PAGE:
Skip to main content

Pioneering Study Identifies Risk for Veteran Homelessness

JoLynne Lyon


View as a pdf

Dr. Jamison FargoA pioneering study reveals that a hugely disproportionate number of homeless veterans were separated from the military for misconduct.

The study was released today by the Journal of the American Medical Association. Its co-lead authors were Dr. Jamison Fargo, Associate Dean for Research in the Emma Eccles Jones College of Education and Human Services at Utah State University, and Adi Gundlapalli, M.D., of the Veteran’s Administration Salt Lake City Health Care System.

The research team analyzed data from U.S. active-duty military service members whose deployment ended between October 2001 and December 2011, who were deployed in Afghanistan or Iraq, and who were eligible for Veterans Health Administration services.

The research team’s most startling finding: 26 percent of veterans who were homeless at their first encounter with the VA were separated for reasons related to misconduct. When compared to normal military separations, those who were separated due to misconduct were five times more likely to be homeless the first time they came to the VA for services, and seven times more likely to be homeless a year later.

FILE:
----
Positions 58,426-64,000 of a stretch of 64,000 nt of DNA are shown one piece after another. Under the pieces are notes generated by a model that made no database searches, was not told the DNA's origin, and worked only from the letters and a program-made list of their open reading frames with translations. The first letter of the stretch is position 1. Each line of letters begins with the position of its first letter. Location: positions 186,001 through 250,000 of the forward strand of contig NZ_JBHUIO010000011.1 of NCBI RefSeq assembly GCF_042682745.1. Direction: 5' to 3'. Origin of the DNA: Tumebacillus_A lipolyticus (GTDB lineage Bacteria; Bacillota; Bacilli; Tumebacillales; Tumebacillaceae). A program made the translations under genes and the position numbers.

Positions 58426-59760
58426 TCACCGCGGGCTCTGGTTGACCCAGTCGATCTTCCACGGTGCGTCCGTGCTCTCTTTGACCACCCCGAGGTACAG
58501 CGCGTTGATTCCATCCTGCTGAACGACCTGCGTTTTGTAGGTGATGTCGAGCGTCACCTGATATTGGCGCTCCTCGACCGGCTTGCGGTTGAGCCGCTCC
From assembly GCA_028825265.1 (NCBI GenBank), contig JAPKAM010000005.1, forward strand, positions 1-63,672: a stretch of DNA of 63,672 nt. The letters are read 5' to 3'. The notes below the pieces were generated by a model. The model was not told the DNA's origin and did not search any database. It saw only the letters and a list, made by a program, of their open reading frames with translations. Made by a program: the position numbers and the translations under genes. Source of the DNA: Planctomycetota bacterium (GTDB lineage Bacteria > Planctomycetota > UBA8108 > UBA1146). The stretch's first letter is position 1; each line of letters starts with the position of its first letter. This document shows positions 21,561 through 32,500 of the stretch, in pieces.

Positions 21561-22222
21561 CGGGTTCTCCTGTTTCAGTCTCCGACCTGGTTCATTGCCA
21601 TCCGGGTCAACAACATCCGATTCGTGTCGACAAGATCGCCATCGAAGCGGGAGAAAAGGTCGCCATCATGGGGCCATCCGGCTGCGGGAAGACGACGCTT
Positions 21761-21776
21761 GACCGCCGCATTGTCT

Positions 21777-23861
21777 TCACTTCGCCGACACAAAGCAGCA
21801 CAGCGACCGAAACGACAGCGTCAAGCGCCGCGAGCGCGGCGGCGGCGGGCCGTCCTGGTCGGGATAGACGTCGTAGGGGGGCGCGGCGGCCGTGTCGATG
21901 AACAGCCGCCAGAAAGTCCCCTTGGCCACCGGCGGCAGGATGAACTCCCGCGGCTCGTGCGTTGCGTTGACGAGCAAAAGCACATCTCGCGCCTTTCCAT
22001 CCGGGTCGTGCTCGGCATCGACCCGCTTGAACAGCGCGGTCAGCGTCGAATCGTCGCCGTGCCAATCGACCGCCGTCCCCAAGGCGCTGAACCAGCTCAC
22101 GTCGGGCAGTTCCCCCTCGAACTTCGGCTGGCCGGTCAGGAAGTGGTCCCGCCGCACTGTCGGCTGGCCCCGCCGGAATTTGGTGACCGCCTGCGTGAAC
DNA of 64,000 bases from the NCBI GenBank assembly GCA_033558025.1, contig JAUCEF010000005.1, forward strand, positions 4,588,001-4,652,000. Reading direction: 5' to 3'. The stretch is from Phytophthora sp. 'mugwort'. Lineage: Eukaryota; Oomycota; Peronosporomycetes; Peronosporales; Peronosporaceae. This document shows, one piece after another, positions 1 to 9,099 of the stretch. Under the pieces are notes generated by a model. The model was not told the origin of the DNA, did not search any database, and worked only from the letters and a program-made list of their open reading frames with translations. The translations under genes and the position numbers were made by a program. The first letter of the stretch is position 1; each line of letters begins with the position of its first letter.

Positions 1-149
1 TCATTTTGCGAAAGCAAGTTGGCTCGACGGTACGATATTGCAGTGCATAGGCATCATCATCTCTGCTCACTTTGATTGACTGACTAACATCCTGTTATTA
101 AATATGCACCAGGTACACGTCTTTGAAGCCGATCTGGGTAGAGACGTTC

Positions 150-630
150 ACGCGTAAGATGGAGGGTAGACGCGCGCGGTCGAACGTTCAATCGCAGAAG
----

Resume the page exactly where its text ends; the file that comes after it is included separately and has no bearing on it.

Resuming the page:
These veterans represent a relatively small slice of people discharged from the military, at six percent. However, they accounted for more than 25 percent of homeless vets.

“Misconduct” is a term applied to people with issues like drug and alcohol abuse, commission of a serious offense, or other anti-social or risk-taking behaviors. Those who were separated from the military for misconduct were still entitled to benefits through the VA.

“This association takes on added significance because the incidence of misconduct-related separations is increasing at a time when ending homelessness among veterans is a federal government priority,” the authors wrote.

Fargo said the research can help those who provide services to veterans identify people who are at risk of homelessness when they leave the military.

“They’ve served their country and been willing to put their lives on the line,” he said. “They’re entitled to some treatment and care. … Anything we can do to prevent homelessness is a good thing, and a benefit to our society.”

Fargo is a research scientist with the National Center on Homelessness among Veterans, Philadelphia Veterans Affairs Medical Center. He is also an associate professor of Psychology.


Writer:  JoLynne Lyon   435-797-1463
Contact: Jamison Fargo

Related links:

Journal of the American Medical Association

Reuters Health


Share This Story